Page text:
On discovering the formula that provides the title to this book, Leonhard Euler declared “It was like looking at a proof that God exists.” The formula can be derived from De Moivre’s Theorem by using the constant in place of the variable x.

The result, which serves no practical purpose in mathematics, nevertheless connects in a succinct and direct relation “the five most important constants in mathematics ... [which] symbolize the four major branches of classical mathematics: arithmetic, represented by 0 and 1; algebra, by i; geometry, by pi; and analysis [calculus], by e” (Maor 160). Each of these branches of mathematics were considered separate disciplines, and the discovery of such an astonishing result showed the interconnectedness of all mathematics. The proof contains no theological elements, but the result appeals as mystic evidence.

The book Mathematics and the Imagination makes a grand claim for Euler’s result: “There is a famous formula - perhaps the most compact and famous of all formulas - developed by Euler from a discovery of De Moivre: . It appeals equally to the mystic, the scientist, the philosopher, the mathematician” (Kasner & Newman). Those 4 groups of people can make for strange bedfellows, and in this book they are joined by a fifth - a poet - where their interests intersect at this most unique formula that epitomizes all of mathematics.

The initial inspiration that lit this author’s lamp was born of a simple desire: to create a poem with a more strict -based constraint than Oulipian author Jacques Bens used in his 41 Sonnets Irrationels. Bens used the decimal expansion of to govern the number of lines per sonnet in his 41 sonnets. In order to create a more rigid constraint, I let the decimal expansion of govern the number of syllables in a line, and used the additional vocabulary constraint that every word had to contain the letter sequence “pi” in it.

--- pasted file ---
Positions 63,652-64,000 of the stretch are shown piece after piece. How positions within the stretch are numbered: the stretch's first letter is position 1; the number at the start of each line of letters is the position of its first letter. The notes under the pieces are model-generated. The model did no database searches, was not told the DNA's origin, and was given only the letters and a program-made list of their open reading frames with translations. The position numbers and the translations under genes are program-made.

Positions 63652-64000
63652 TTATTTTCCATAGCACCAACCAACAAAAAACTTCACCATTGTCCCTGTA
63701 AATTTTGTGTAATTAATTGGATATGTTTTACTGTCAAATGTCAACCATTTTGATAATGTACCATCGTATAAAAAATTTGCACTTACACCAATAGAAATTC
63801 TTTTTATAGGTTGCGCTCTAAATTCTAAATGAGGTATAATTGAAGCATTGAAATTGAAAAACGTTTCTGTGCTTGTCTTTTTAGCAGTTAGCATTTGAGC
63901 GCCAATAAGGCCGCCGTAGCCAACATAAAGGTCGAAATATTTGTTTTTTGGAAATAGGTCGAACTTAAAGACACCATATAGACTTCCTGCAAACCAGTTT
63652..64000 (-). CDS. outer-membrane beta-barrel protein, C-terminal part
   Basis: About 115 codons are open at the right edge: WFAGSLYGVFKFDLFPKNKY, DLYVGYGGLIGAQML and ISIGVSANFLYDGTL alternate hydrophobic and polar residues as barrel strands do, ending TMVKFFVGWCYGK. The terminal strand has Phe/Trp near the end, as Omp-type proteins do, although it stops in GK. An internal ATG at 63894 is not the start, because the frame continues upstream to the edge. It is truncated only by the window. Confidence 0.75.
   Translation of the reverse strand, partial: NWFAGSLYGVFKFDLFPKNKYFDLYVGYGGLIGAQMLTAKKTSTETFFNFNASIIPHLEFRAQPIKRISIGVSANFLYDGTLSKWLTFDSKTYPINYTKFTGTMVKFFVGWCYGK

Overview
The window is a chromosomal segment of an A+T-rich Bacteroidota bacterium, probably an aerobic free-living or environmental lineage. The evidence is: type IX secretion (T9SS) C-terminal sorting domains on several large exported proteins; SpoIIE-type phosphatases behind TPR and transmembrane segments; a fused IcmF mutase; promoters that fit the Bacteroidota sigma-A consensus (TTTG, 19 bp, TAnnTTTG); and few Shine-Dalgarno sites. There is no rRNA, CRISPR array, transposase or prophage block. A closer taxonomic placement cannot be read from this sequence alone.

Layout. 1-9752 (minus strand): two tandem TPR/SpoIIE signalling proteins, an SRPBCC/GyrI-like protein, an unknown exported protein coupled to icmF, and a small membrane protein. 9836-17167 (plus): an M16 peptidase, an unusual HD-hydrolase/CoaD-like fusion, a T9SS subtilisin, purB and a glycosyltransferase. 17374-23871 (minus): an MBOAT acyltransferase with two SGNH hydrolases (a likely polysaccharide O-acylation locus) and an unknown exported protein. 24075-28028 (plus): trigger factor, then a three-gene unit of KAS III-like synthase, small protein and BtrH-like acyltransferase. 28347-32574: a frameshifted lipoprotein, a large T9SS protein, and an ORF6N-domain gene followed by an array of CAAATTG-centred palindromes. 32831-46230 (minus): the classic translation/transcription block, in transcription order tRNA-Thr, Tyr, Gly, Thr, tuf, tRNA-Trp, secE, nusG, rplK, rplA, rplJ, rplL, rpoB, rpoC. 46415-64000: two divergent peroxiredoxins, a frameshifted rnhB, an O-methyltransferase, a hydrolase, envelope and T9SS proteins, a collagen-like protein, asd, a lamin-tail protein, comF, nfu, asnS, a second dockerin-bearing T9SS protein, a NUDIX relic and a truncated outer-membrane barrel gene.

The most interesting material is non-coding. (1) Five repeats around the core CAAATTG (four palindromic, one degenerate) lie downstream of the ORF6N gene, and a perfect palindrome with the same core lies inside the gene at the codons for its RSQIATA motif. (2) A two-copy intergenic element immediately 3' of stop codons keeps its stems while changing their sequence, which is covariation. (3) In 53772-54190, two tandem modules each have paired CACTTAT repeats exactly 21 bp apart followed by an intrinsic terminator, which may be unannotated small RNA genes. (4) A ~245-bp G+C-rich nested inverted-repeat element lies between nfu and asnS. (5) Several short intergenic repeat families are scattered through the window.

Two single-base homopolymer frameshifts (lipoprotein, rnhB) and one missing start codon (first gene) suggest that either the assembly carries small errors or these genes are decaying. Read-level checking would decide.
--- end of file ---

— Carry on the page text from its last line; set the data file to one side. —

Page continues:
Faced with a paucity of appropriate proper nouns, I relied on what the Oulipians call a deportmanteau word, which is a single word divided into constituent words through etymology, tmesis, or a more whimsical operation. In this way pithy became pi thy. Consequently, the structuring element of the text became the subject of the text itself: I was using to create formal constraints in an ode to .

The e poem is a univocal lipogram constructed using words containing the vowel e to the exclusion of all other vowels. Like the poem, each line of the e poem contains the same number of syllables as the decimal expansion of e. In addition, each line contains the same number of e’s as the decimal expansion of e. This restriction excludes words like “here”, “where”, and “there”, since they have more e’s than syllables.

The i poem for the imaginary constant is also a univocal lipogram. If the lines are numbered 1,2,3... each line n has one word, with the same number of i’s as the minimum power of i that equals in. This takes advantage of the cyclical exponentiation of i, which is demonstrated as follows:

The powers of i only represent 4 unique numbers, and so the poem follows the exponentiation of i by cycling the number of i’s on each line through 1, 2, 3, 4, 1, 2, 3, 4 ...

Works Cited

Kasner, Edward, and James Newman. Mathematics and the Imagination. 1940.

Maor, Eli. e: the story of a number. Princeton: Princeton University Press, 1994.